WPC Enid Kelly, on desk duty this afternoon, sneaked a look at the Asian man who had brought in a pizza box. She was sure of one thing: it didn't contain a pizza. She just hoped it wasn't a snake. She had a dread of snakes.
"How can I help you, sir?"
The man had the black tie and white shirt of a security guard. He lifted the box up to the protective glass partition. No airholes. Officers on duty learn to watch out for any container with holes punched in the top. But there was a bulge. Something bulkier than a pizza had been stuffed inside. Bulkier than two pizzas. "This I am finding at Roman Baths."
"What is it?"
The man glanced at the other people in the waiting area as if they might not wish to hear. Leaning closer to the glass, he said, "Can I pass through?"
"Just a moment."
Enid Kelly turned for support to the sergeant filling in a form at the desk behind her. He came to the glass.
"What have you got here, sir?"
"Some person's hand, I am thinking."
"A hand I said."
"It was in this box?"
"No, no, no. My lunch was in box. Tomato and mushroom pizza. This was best thing I could find to carry hand in."
"Let's see." The sergeant unfastened the security panel and the box was passed through. It felt too heavy to be a hand. But how can you tellhow much a hand weighs on its own?
He opened one end. "It looks more like a chunk of concrete to me." He let it slide out onto the desk.
"Ugh!" said Enid Kelly, beside him.
"Get a grip."
The hand was skeletal, enclosed in a thin casing of concrete or cement that had partially collapsed. Some of the small bones had broken off and were lying loose. Shreds of what looked like dry skin tissue were attached. It could have passed for a damaged piece of sculpture.
"Where exactly did you find it, sir?"
"In vault. I am stepping on floor and my foot sinks through."
WPC Kelly winced again.
"Down in the Roman Baths, you said?"
"This was not exhibition area, sir. This was vault."
"So you said. What do you mean by vault? A cellar?"
"Cellarwhat is that? Excuse my poor English. I am doing security check this morning. My first week in job. I have strict orders from head man, Mr Peacock. 'You visit all parts of building. All parts. Go through entire building every day.'"
The sergeant picked up the thing and felt its weight again. "So is it Roman?"
"I can't tell you, sir."
The sergeant didn't commit himself either, except to suggest nobody else went down into the vault until the matter had been investigated.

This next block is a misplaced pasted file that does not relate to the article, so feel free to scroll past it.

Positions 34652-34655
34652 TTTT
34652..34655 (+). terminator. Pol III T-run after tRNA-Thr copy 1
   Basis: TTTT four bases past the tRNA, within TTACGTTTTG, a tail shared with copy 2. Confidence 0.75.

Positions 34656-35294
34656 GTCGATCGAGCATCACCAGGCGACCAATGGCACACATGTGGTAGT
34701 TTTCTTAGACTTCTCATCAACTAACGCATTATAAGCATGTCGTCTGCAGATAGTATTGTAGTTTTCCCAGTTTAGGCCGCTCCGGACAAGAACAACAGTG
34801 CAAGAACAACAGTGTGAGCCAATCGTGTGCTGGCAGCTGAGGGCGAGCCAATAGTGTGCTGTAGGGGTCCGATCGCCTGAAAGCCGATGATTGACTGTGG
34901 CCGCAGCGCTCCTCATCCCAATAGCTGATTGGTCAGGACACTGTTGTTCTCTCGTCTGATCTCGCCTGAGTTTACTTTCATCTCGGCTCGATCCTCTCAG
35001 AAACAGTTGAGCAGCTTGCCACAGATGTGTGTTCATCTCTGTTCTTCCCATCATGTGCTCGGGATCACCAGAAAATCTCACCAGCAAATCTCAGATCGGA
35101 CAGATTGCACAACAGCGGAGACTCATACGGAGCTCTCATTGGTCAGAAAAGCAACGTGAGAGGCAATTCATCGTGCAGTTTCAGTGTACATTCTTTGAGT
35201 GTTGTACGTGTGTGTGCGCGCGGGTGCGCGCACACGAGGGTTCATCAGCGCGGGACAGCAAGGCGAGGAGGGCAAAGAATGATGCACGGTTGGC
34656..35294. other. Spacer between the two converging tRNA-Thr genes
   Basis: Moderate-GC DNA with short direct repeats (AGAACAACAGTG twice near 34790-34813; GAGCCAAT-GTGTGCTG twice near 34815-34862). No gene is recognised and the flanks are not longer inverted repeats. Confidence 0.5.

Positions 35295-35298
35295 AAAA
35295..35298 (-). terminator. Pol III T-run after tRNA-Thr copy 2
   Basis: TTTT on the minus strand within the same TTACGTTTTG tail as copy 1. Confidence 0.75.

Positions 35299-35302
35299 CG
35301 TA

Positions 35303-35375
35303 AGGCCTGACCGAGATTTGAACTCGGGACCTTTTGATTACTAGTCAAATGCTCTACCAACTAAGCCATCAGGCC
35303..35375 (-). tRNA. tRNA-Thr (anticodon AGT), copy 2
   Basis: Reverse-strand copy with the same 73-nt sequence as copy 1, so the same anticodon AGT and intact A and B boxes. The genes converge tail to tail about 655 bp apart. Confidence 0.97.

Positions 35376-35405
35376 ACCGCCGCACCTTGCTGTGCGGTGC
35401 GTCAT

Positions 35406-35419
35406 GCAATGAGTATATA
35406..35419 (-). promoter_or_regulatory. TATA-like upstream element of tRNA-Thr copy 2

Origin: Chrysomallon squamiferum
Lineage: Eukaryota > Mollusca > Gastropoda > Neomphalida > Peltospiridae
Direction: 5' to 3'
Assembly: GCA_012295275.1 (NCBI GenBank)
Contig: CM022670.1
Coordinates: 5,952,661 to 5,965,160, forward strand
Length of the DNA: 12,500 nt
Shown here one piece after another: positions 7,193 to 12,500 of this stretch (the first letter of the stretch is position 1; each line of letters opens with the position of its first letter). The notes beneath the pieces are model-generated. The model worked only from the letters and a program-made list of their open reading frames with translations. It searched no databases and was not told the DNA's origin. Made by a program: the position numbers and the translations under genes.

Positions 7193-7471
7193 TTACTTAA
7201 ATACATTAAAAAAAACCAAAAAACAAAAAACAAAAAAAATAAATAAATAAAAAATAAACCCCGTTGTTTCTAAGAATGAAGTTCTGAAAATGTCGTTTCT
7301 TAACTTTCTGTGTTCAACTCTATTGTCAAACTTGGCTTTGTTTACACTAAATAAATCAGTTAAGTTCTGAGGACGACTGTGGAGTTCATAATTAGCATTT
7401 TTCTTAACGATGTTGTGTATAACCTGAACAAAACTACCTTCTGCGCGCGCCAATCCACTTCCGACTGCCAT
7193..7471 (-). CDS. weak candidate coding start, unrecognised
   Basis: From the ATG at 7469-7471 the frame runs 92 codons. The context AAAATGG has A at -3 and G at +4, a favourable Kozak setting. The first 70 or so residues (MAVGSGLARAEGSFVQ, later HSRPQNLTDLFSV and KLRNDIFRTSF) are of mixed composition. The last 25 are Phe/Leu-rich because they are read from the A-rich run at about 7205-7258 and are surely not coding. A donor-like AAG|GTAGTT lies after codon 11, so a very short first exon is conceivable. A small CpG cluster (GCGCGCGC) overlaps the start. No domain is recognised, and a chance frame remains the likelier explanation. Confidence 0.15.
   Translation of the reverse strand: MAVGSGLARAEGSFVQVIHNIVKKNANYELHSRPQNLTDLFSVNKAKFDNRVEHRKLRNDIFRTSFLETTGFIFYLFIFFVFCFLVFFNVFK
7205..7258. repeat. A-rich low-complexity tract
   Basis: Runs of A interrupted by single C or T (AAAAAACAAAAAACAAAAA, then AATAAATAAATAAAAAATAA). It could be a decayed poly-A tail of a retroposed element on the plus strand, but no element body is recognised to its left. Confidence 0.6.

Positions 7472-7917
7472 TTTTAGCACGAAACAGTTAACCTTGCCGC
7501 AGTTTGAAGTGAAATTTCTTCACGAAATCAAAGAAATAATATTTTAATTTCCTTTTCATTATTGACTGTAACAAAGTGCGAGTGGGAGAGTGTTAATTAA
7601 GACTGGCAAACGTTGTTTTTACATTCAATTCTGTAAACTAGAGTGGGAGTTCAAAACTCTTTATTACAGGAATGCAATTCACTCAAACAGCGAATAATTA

* * *
The bony hand, resting on its pizza box, was deposited on Detective Superintendent Peter Diamond's desk.
"What's thisa finger buffet?"
"The thing is, sir, we don't know if it's a matter for us," the sergeant explained. "It was found at the Roman Baths."
"Give it to the museum."
"It wasn't in the Roman bit. This vault is part of a later building, as I understand it."
"Later than Roman," said Diamond in a tone suggesting he could have said more, but needed to press on. "Where exactly is the vault?"
"On the Abbey side, below street level."
"But what street?"
"Not a street, in point of fact," the sergeant said. "That square in front of the Abbey."
"The Abbey Churchyard?"
Diamond spread his hands as if no more needed to be said.
The sergeant frowned.
Plainly something did need to be said. "If you're looking for old bones, where do you go?"
The penny dropped. "Funny," said the sergeant. "Being paved over, I never think of it as a churchyard. You can use a word a thousand times and never give a thought to its meaning."
The wisdom of this failed to impress Peter Diamond. "Leave it with me. It'll come in useful as a paperweight." Seeing the shocked look this produced, he added, "And Sergeant ..."
"Giving me a hand."
The sergeant's attempt at a laugh was unconvincing.
Diamond leaned back in his chair. He was ready with a dozen more hand jokes. Twenty, no problem, he thought bleakly. Without a murder to occupy him, he could spend the rest of the afternoon playing word-games. Life at Manvers Street had become a doddle in recent weeks. His murder squad urgently needed some employment. A bony relic from the Roman Baths was unlikely to produce much of that. The most exciting event all summer had been a bomb scare in the Pump Room. An abandoned briefcase had been spotted there one Friday morning. The centre of Bath, the Abbey and the Roman Baths, was cordoned off, causing maximum disruption. The army bomb disposal squad was summoned from Salisbury. The experts decided on a controlled explosion. A robot trundled across to the suspect briefcase. The blast brought down part of a chandelier and showered the Pump Room with cut glass and fragments of Offenbach and Chopin. The briefcase had belonged to one of the Pump Room musicians.
When the desk sergeant had gone, Diamond took another look at the hand. If it was ancient, how had it come to be encased in concrete? Just to be sure, he arranged for the thing to be delivered to the pathologist at the Royal United who generally dealt with unidentified bodies.